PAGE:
Hoi An Old Town and beaches have been wonderful and it was hard to tear ourselves away but we decided to go on a day trip to take in the famous Marble Mountains. We hired a scooter from a local family near the hotel and made the 20km journey up the coast towards the city of Danang. That’s after we fell victim to the classic petrol scam whereby the attendant fails to clear the pump usage back to zero before pumping ours. This results in us getting half the petrol that we paid for. The guy was relatively aggressive and ‘spoke no English’ so we let it slide. Apparently these little scams happen frequently in Vietnam and can include getting incorrect change at restaurants and catching taxis with rigged meters that run fast. It’s only usually a dollar here or there but it gets tiresome.

The road to Danang is well paved and has a dual carriageway but the driving is still completely out of hand. You share the roads with water buffalo, bicycles, speeding cars and almighty juggernauts. People drive way to close to you or better still, drive at you on the wrong side of the road. All the while you are immersed in a cacophony of incessant horn beeping, shouting and bike motors. It’s an experience that keeps us on our toes.

The Marble mountains are a set of 5 craggy marble hills that punctuate the otherwise flat landscape just 10km south of Danang. Each mountain is named for the natural element it is said to represent; water, wood, fire, gold, earth. Thuy Son, the mountain that we visited is the largest and most accessible.

It has a number of natural caves linked together by walkways.

The caves contain Buddhist shrines and a full representation of heaven and hell, with grizzly looking depictions of torture in the base of the cave and a heavenly view at the top of an insanely steep staircase.

The surrounding gardens are adorned with wonderful flowers, ponds and beautiful pagodas with stunning panoramic views out to China Beach.

We saved the best for last with Huyen Khong Cave which has a small corridor leading to a cathedral like space illuminated by natural light.

The shafts of light glowing upon the Buddhas and Cham carvings made the place feel very atmospheric.

We had a great time exploring the area before heading back to the hotel for a well earned dip in the pool.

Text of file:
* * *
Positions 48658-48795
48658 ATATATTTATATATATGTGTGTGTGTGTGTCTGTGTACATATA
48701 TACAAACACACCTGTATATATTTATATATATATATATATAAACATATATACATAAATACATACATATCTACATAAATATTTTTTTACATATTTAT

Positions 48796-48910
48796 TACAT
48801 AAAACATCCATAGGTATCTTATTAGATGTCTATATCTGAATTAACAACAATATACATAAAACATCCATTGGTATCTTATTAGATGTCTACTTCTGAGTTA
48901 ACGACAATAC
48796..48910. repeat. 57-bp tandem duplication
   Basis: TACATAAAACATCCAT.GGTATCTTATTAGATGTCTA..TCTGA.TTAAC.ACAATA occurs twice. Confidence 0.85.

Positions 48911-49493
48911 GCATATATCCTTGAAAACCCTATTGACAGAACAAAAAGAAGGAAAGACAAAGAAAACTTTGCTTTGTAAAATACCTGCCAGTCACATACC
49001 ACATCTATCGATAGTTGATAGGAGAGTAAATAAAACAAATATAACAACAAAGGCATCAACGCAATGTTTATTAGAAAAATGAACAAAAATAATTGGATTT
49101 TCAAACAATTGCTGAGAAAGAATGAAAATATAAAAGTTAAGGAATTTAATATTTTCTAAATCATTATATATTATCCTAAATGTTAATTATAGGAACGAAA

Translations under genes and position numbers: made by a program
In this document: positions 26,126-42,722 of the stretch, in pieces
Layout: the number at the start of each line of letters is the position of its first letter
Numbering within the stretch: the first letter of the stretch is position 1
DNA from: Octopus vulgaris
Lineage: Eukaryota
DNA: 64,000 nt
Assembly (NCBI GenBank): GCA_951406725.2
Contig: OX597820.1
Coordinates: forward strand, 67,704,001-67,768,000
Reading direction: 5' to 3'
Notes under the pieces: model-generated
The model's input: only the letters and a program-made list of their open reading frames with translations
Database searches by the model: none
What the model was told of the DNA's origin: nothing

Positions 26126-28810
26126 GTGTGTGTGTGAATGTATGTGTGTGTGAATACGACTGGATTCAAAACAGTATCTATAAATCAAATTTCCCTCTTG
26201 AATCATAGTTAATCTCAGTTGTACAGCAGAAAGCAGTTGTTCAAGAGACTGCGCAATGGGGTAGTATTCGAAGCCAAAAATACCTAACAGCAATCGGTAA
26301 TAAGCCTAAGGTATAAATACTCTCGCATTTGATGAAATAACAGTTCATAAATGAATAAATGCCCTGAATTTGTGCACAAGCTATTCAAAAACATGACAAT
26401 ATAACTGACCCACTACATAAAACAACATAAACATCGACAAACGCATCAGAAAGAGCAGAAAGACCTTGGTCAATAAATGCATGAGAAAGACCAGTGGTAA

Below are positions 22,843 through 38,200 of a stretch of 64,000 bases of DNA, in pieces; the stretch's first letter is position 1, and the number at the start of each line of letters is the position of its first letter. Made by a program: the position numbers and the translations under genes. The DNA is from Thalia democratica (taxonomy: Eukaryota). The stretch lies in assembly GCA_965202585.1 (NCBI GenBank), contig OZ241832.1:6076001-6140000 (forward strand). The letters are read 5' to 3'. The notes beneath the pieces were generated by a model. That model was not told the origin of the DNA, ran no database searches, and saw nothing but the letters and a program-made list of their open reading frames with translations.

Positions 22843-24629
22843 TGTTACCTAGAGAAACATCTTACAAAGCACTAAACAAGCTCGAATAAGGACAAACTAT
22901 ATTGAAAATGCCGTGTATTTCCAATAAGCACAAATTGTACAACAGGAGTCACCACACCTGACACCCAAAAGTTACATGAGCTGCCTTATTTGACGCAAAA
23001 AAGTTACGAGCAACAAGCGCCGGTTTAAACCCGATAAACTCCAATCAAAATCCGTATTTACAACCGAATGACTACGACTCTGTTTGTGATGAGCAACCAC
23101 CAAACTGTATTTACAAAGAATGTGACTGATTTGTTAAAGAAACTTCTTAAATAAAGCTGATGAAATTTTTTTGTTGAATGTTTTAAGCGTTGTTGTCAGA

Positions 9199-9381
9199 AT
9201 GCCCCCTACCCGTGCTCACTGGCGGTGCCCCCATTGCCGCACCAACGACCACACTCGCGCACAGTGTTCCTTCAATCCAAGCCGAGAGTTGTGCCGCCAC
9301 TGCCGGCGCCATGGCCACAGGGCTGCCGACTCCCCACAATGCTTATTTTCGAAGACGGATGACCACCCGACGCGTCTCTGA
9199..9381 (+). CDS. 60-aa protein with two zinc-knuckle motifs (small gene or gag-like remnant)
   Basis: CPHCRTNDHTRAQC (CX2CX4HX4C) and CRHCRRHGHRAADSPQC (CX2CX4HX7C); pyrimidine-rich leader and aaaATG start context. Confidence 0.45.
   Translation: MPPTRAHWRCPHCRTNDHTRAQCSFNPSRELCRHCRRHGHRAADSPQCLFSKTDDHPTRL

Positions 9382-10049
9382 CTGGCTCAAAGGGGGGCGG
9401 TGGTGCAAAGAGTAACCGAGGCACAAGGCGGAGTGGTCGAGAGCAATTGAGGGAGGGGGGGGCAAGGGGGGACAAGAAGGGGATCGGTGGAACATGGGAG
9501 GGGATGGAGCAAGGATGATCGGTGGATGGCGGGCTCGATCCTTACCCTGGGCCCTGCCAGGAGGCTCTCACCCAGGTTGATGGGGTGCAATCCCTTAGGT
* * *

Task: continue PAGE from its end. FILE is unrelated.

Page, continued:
The weather here is amazing but incredibly warm and we start sweating upon immediate exposure to the sun which means we are getting through t-shirts at a rate. We also have a knack for spilling ice cream and other street snacks down ourselves frequently which can’t help with laundry turnover.

We walked into town in the evening which is such a magical experience. The old town’s pedestrianised lanes are bustling and the buildings are illuminated by a mass of colourful lanterns.

Hoi An just glows and it’s impossibly romantic. The river dissects the old town and everyone takes to their rowing boats as the sun goes down.

The water reflects the colourful hues of the lanterns everywhere and women sell candle lit lanterns that you can buy and release on the water. We made a couple of wishes before setting ours free to float away.

All the heritage buildings boast open air terraces which make them perfect for sunset cocktails or dinner with a view. We found a quiet little restaurant with amazing people watching and great food. Vietnam is definitely up there in producing some of the best food we’ve had on this trip and each region has its own specialities. Last night I tried Cau Lau which consisted of home-made thick noodles and marinated roast pork, served with fresh herbs, bean sprouts and crispy pork skin. It was insanely tasty and cost about 2 quid. The diet starts when we get back!

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